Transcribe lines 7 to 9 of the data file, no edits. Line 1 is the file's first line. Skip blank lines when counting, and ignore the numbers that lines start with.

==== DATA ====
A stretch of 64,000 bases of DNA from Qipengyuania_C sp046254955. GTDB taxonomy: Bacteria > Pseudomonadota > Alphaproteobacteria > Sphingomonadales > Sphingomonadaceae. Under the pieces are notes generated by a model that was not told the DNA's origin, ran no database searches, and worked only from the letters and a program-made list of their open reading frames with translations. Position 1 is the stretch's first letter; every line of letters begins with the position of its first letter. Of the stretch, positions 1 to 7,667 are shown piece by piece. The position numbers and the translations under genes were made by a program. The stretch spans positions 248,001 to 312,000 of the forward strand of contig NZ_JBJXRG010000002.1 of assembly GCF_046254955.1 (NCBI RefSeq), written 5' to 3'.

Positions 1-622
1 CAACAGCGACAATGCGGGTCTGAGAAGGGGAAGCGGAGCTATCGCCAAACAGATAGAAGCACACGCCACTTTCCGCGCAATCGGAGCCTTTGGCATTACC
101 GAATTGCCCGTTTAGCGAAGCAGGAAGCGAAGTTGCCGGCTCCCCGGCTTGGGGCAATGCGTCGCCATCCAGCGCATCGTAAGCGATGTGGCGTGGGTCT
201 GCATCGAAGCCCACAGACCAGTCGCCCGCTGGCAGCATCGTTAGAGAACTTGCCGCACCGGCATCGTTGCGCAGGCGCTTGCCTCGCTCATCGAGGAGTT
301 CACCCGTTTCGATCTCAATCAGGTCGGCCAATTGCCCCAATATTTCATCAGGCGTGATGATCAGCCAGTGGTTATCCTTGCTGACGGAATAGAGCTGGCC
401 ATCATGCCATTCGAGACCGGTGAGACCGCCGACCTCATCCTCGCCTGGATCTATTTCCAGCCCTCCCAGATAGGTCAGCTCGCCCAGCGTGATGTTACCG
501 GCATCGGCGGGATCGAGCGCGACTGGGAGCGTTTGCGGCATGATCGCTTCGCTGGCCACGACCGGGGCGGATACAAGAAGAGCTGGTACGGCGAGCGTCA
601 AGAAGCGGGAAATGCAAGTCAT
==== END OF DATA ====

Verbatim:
401 ATCATGCCATTCGAGACCGGTGAGACCGCCGACCTCATCCTCGCCTGGATCTATTTCCAGCCCTCCCAGATAGGTCAGCTCGCCCAGCGTGATGTTACCG
501 GCATCGGCGGGATCGAGCGCGACTGGGAGCGTTTGCGGCATGATCGCTTCGCTGGCCACGACCGGGGCGGATACAAGAAGAGCTGGTACGGCGAGCGTCA
601 AGAAGCGGGAAATGCAAGTCAT